Lost Works can be broken up into three parts: 1) Shakespeare-like characters gain self-awareness and decide to leave their world 2) They arrive in modern England and travel to Stratford-upon Avon to find Shakespeare 3) The relationship between the characters and the narrator is revealed for a bittersweet ending. Thematically speaking, parts 1 and 3 are solid. The concept is delightful, the comedy in Act 1 kept the audience laughing and the conclusion was satisfying.

The second part has room for improvement. While the idea of Shakespearean characters trying to find the Bard is brim with promise, as soon as they arrived in England, the show seemed to deflate. The laughs dwindled, and the plot became repetitive as they faced a series of inconsequential obstacles, including one ticket window after another. If Shakespearean characters did arrive in the modern day (like Giselle in Enchanted), there are so many more compelling, interesting, and entertaining situations they could experience than gaining a seemingly endless series of tickets. Agle may consider putting this section on the shelf and developing a new middle—one that also develops the romances.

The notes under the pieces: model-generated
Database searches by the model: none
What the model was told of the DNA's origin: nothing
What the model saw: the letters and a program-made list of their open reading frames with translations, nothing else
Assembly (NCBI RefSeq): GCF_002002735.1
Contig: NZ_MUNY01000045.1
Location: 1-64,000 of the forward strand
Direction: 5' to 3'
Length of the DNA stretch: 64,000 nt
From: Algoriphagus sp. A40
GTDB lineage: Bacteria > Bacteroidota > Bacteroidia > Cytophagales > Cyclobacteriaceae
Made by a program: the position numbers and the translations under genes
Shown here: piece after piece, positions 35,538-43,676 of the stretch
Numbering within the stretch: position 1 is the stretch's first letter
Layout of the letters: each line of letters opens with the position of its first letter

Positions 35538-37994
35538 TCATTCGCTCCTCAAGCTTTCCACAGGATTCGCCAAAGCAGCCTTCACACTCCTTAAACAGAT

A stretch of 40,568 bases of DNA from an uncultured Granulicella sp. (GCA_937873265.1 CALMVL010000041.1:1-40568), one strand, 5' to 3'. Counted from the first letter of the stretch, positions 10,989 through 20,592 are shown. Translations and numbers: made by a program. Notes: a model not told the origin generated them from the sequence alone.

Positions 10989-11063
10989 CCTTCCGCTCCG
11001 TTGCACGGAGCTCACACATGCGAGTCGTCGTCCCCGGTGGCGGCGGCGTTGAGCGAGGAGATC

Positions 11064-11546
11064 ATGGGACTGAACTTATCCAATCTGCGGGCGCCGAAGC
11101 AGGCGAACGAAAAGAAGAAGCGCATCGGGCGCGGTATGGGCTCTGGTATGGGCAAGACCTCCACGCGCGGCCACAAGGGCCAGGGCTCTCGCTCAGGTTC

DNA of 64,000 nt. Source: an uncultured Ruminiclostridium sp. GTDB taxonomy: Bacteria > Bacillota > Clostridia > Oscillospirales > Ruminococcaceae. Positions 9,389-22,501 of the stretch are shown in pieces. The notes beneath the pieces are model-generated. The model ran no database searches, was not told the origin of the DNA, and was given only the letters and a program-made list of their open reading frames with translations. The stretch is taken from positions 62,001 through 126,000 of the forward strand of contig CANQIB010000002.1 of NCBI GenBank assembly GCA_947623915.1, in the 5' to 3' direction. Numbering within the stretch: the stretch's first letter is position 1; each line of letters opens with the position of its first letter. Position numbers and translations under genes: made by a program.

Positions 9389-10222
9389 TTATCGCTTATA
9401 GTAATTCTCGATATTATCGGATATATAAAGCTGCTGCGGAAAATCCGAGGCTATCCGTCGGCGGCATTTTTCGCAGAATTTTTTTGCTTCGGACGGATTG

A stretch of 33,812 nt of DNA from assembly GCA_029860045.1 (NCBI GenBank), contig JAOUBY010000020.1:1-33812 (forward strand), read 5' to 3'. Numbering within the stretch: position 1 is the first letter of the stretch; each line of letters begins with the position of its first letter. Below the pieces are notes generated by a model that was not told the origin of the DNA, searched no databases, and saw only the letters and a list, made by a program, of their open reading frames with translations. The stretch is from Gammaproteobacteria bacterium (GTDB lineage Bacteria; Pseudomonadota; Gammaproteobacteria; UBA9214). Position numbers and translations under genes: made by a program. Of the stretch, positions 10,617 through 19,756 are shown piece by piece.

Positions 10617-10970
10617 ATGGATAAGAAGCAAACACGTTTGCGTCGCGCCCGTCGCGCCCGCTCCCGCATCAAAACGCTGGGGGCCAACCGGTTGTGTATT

Another reason the second act dragged was that the best character disappeared: The Blue Girl, played with schoolgirl bubbliness by Sophie Rose. Her fawning over Geoffrey was the best part of Act 1, and the reasons why she cannot interact in the real world do not seem clear or worth sacrificing her character. Why can the products of her imagination (i.e., the Shakespeare characters) exist but her imagination itself (i.e., Blue Girl) cannot?